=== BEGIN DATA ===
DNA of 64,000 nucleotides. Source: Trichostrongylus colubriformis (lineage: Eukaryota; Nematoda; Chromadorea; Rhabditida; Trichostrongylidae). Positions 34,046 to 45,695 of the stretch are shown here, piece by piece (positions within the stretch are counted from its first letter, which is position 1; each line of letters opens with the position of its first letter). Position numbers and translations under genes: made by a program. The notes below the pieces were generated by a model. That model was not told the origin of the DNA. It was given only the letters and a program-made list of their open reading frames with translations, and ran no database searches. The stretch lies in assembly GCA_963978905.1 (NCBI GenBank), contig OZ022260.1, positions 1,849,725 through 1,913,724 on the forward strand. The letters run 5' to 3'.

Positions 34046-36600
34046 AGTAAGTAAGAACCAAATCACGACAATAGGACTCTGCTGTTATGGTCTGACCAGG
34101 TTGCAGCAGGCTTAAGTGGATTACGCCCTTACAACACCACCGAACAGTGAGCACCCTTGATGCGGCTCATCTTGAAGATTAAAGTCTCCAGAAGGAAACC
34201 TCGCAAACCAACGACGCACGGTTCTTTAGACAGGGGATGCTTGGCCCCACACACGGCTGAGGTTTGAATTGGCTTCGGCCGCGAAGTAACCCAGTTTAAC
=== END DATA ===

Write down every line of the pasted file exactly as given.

DNA of 64,000 nucleotides. Source: Trichostrongylus colubriformis (lineage: Eukaryota; Nematoda; Chromadorea; Rhabditida; Trichostrongylidae). Positions 34,046 to 45,695 of the stretch are shown here, piece by piece (positions within the stretch are counted from its first letter, which is position 1; each line of letters opens with the position of its first letter). Position numbers and translations under genes: made by a program. The notes below the pieces were generated by a model. That model was not told the origin of the DNA. It was given only the letters and a program-made list of their open reading frames with translations, and ran no database searches. The stretch lies in assembly GCA_963978905.1 (NCBI GenBank), contig OZ022260.1, positions 1,849,725 through 1,913,724 on the forward strand. The letters run 5' to 3'.

Positions 34046-36600
34046 AGTAAGTAAGAACCAAATCACGACAATAGGACTCTGCTGTTATGGTCTGACCAGG
34101 TTGCAGCAGGCTTAAGTGGATTACGCCCTTACAACACCACCGAACAGTGAGCACCCTTGATGCGGCTCATCTTGAAGATTAAAGTCTCCAGAAGGAAACC
34201 TCGCAAACCAACGACGCACGGTTCTTTAGACAGGGGATGCTTGGCCCCACACACGGCTGAGGTTTGAATTGGCTTCGGCCGCGAAGTAACCCAGTTTAAC